Poornima Vijayashanker, co-founder of Femgineer, addresses some common questions women coders face in the tech industry.
By Jessica Schimm (Assistant Editor, Women 2.0)
About 30 women (and a few men scattered in between) who were mostly, if not all, techies, gathered Wednesday evening in San Francisco, to hear Poornima Vijayashanker, co-founder of Femgineer, speak on common problems women face in the tech industry.
Femgineer is an education startup that focuses on helping women stay in tech. They have a meetup event almost every month, during which, female technologists come to network, discuss issues and share practical solutions that they can take back to their offices.
“We hope that they get some education and hope they get some encouragement,” Femgineer co-founder, Karen Catlin said. “And when they leave, we hope they feel empowered to do something different tomorrow.”
At this week’s Femgineer event, hosted by ThoughtWorks, Vijayashanker addressed the topic of mentors, how women can move into leadership positions, and strategies to keep one’s technical skills sharp when taking a break from the industry. Here are some of the main points that she told the audience:
It’s OK to Cycle Through Mentors
Addressing the fact that sometimes women feel they must stick to the same mentors, Vijayashanker told the audience that, “a lot of times you will outgrow your mentor,: and if and when you do, it’s okay to find a new mentor. She added that mentors expect it as well, and cycling through new mentors can help when your at different stages in your career. She also said that you don’t have to take all of the advice your mentor gives you, and to “filter what [advice] works for you.”
Asking for It
One goal of Femgineer is to help women obtain 50% of leadership roles in tech industries, according to Vijayashanker. When considering a role with a leadership position, it’s not about waiting for an invitation, she said, it’s about asking for it. Women exchanged past stories where men had automatically assumed leadership roles and continued to emphasize self-advocacy. Part of asking for your desired position is also taking steps to proactively follow your own desired career path, Vijayashanker stressed.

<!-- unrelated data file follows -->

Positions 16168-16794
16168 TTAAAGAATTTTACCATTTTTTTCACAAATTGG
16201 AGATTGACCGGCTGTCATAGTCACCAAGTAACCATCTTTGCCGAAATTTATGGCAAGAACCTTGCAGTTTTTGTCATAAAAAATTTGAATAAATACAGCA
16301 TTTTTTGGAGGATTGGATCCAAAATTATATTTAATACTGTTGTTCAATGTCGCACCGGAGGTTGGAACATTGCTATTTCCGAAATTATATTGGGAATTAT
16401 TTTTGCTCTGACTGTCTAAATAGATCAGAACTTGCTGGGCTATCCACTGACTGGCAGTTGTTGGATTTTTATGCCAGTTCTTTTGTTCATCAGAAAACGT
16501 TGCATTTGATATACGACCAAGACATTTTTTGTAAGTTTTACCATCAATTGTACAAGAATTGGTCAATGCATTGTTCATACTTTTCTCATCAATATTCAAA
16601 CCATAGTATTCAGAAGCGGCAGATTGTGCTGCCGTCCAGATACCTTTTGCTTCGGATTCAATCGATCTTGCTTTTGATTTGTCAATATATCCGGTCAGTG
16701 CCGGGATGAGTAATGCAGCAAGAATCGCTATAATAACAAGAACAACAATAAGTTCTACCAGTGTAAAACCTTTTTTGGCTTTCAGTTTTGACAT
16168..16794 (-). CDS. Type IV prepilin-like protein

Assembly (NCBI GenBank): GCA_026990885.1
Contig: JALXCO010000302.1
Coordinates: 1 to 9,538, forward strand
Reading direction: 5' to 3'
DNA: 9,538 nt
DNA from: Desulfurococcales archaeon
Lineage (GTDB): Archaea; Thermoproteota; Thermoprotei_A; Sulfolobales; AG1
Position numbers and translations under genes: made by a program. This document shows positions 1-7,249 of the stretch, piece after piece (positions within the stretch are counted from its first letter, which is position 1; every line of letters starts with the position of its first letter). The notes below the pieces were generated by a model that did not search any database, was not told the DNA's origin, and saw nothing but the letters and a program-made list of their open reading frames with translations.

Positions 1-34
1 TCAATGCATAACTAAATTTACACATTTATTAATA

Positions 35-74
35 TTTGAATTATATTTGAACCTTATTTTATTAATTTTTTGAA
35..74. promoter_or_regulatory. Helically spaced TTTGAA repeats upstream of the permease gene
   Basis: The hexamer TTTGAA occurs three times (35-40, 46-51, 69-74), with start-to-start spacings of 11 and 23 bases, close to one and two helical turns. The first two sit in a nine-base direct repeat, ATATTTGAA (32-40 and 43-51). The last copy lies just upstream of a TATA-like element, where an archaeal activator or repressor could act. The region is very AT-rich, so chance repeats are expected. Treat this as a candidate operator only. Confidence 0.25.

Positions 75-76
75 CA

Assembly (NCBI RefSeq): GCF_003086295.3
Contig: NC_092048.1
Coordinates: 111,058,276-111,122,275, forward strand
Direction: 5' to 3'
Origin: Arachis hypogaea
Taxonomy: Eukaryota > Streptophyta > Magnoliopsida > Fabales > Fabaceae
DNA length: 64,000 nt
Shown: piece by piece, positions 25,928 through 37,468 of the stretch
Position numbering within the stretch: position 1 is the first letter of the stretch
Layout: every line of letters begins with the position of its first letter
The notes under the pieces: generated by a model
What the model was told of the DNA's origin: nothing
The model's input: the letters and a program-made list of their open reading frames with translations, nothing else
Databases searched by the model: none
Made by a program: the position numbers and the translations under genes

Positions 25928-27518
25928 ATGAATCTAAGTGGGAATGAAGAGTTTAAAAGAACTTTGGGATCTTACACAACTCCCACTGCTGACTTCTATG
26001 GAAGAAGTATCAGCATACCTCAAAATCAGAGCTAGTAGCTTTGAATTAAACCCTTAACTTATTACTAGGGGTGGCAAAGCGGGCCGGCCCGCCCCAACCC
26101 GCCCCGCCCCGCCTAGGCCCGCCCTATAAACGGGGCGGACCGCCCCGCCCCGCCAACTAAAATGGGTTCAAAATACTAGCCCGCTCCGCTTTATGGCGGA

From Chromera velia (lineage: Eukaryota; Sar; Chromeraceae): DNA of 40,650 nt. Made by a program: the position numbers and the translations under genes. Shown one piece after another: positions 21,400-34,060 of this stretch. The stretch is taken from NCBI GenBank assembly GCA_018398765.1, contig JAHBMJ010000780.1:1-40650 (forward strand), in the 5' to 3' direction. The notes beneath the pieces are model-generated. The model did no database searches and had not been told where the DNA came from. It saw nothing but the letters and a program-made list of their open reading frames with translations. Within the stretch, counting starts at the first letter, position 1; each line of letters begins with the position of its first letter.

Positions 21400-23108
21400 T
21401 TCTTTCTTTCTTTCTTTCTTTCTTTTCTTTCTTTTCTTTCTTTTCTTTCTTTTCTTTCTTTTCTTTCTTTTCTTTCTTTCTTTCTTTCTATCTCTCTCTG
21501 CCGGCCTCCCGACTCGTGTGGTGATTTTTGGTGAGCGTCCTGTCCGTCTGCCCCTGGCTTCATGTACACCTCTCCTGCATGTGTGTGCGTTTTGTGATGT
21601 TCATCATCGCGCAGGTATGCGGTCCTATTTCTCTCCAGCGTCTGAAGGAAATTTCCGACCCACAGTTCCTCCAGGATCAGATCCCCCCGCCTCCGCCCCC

When vying for a leadership role, Vijayashanker discussed the importance of taking “stock” of any previous leadership experiences. She said to call on examples, even small ones, when applying or interviewing for leadership roles. Managing interns, leading a team and taking on simple projects all count and are worth bringing up during an interview. She said to start looking for opportunities to exert self leadership, reminding attendees that there is “more than one route to the top.”
Keeping Up On Tech Skills
Vijayashanker also addressed the fact that women who start out in tech, may not always stay in tech. And that “staying technical” doesn’t mean that you have to code throughout an entire career. But even as you step outside the tech industry, it is still a good idea to keep up on your tech skills.
Mentoring a junior coder is one way to do this, Vijayashanker said, explaining that when you teach someone, it helps you understand the content better. She also encouraged women to speak on panels, as it works the same way, forcing one to recognize and organize what you do know, and exposing any gaps in your knowledge.
Networking and keeping a blog are also other ways of keeping your tech skills sharp. Both allow for dialogue with folks in the industry on tech news, opinions and developments. Vijayashanker recommended starting a blog by talking about the kind of work you’ve done or an interesting story regarding your work. Meeting new people at tech events, even if you aren’t in the tech scene is a good way to stay connected in the industry.
The next Femgineer event will be Oct. 22, in Palo Alto. The topic? Street Cred: How to Prove You Can Do the Job.
Will you be going to the next Femgineer Event?
Jessica Schimm (@JessicaSchimm) is the assistant editor at Women 2.0. She is a recent graduate of San Francisco State where she earned a B.A. in journalism and was the editor-in-chief of SF State’s Her Campus chapter. She has a strong interest in women’s issues and writes about them on her blog Women Who Run San Francisco.
Photo by Nathan Glencer, provided by Femgineer.